THE BLOG
09/03/2014 01:17 pm ET Updated Nov 03, 2014

Healing the Soul of America

"How many times do we lose an occasion for soul work by leaping ahead to final solutions without pausing to savor the undertones? We are a radically bottom-line society, eager to act and to end tension, and thus we lose opportunities to know ourselves for our motives and our secrets." -- Thomas Moore, Care of the Soul: A Guide for Cultivating Depth and Sacredness in Everyday Life

The "Soul" of America is sick and there is an urgent need for healing. A radical intervention is necessary if we are to recover our ability to feel and to care deeply, we need help. The emotional and spiritual burden of our collective past has become too much to bear. WE are at a major intersection, a crossroads and must decide which path we shall take going forward. We simply cannot go back and we have no template that we can use to form the systems and structure of this new world order. We must simply go forward with courage and in faith choosing to be present and choosing to be with one another. None of us has all the pieces of this puzzle, instead each one of us has a piece that is integral to the whole. We will not survive this current moment in time unless we build bridges and bravely walk across to greet our brother and sister with a sense of honor and appreciation for the gifts they bring.

Healing is a process. I recall how the most painful experiences of my life, resulted in healing that allowed my heart to open, the depression and anxiety that had been my experience since childhood was replaced by laughter and joy. For years after a radical spiritual awakening in 1986, my life went into a free fall, it was if someone had taken a hammer and dismantled with one blow everything that had been my life. I was forced to look deep within myself and to sit with the discomfort of my own words and actions. Slowly, I became willing to admit, that the pain I felt had little to do with people or circumstances. Facing the darkness of my own shadow and accepting the truth of my own power has opened the windows of my heart and given me clarity and a new way of seeing myself and all others.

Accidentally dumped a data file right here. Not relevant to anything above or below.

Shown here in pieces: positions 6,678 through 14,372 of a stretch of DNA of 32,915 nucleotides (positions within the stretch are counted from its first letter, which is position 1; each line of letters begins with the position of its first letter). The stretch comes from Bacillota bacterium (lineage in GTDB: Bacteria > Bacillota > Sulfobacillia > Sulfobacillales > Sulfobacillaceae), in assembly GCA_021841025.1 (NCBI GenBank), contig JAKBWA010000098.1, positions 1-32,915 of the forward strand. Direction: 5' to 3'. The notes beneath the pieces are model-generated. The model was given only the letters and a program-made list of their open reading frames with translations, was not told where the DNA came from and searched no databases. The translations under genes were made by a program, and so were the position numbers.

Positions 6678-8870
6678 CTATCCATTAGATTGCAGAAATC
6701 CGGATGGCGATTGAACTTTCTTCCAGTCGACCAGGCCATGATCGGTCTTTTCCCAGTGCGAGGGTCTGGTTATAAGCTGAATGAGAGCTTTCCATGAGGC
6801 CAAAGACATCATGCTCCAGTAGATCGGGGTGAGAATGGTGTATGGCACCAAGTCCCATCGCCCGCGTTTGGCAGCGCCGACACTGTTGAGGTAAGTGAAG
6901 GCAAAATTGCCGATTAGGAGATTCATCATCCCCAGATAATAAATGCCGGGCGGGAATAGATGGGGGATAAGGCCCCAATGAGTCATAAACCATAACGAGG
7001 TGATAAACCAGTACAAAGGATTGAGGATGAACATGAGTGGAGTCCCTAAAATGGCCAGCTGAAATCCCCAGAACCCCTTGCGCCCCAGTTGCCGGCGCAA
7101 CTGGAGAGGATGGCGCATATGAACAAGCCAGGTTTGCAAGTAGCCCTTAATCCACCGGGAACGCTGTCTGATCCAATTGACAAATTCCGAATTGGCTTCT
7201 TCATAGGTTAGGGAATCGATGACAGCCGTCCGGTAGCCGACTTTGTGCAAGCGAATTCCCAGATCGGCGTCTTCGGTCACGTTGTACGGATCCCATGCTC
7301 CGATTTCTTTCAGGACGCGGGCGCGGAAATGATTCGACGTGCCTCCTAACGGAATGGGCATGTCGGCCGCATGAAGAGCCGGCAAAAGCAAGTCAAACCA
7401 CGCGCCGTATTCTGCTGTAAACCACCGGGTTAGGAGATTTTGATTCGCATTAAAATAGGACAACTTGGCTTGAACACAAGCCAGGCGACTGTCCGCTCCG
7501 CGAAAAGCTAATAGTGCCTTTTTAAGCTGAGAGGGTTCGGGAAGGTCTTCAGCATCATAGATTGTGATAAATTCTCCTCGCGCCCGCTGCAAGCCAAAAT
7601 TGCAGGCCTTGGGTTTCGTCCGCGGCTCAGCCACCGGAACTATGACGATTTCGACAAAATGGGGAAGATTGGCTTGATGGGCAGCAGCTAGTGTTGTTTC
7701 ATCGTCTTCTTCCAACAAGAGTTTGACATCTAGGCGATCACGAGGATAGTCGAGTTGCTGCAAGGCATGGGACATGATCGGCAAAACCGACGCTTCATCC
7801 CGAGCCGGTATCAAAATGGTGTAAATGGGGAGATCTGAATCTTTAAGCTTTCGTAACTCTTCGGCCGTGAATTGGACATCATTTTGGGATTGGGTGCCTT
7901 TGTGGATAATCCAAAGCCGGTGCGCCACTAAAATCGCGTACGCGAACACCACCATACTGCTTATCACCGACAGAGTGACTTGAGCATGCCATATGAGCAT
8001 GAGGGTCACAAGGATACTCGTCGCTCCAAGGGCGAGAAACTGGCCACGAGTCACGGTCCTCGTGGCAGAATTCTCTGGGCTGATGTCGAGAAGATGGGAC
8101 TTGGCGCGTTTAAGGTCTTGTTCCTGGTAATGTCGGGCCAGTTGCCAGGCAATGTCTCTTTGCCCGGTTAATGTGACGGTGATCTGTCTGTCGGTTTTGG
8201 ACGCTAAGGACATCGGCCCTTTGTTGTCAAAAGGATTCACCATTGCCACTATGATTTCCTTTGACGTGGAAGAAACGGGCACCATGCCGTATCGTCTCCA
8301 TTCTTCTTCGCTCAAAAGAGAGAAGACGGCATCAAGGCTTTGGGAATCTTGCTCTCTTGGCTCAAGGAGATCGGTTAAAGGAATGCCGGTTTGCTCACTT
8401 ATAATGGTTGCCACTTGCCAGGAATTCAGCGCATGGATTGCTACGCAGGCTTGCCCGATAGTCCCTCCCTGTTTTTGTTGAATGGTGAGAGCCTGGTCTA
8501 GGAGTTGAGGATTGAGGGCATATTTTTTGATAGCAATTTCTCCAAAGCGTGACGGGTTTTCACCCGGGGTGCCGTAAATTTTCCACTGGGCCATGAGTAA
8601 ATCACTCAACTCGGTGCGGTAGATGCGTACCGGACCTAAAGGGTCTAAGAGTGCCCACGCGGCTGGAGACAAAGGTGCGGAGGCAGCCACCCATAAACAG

Many, like myself, have survived more than one dark night of the soul. We have explored the terrain of our innermost thoughts, fears, anxieties and faced head on our shame and our guilt.. We learned to meditate, do yoga, pray, exercise,and some have spent countless hours on a therapist couch, trying to develop insight and to acquire the skills to reconnect with the deepest part of ourselves As a result, a sense of new life life has emerged and we have an inner peace that has little to do with what is going on around us. Still there remains somewhat of a struggle between the inner and the outer, the mind and the heart. We are better at listening and we are learning how to be still. Self acceptance and forgiveness has cleared away all the debris and we are living more fully and our lives are more authentic.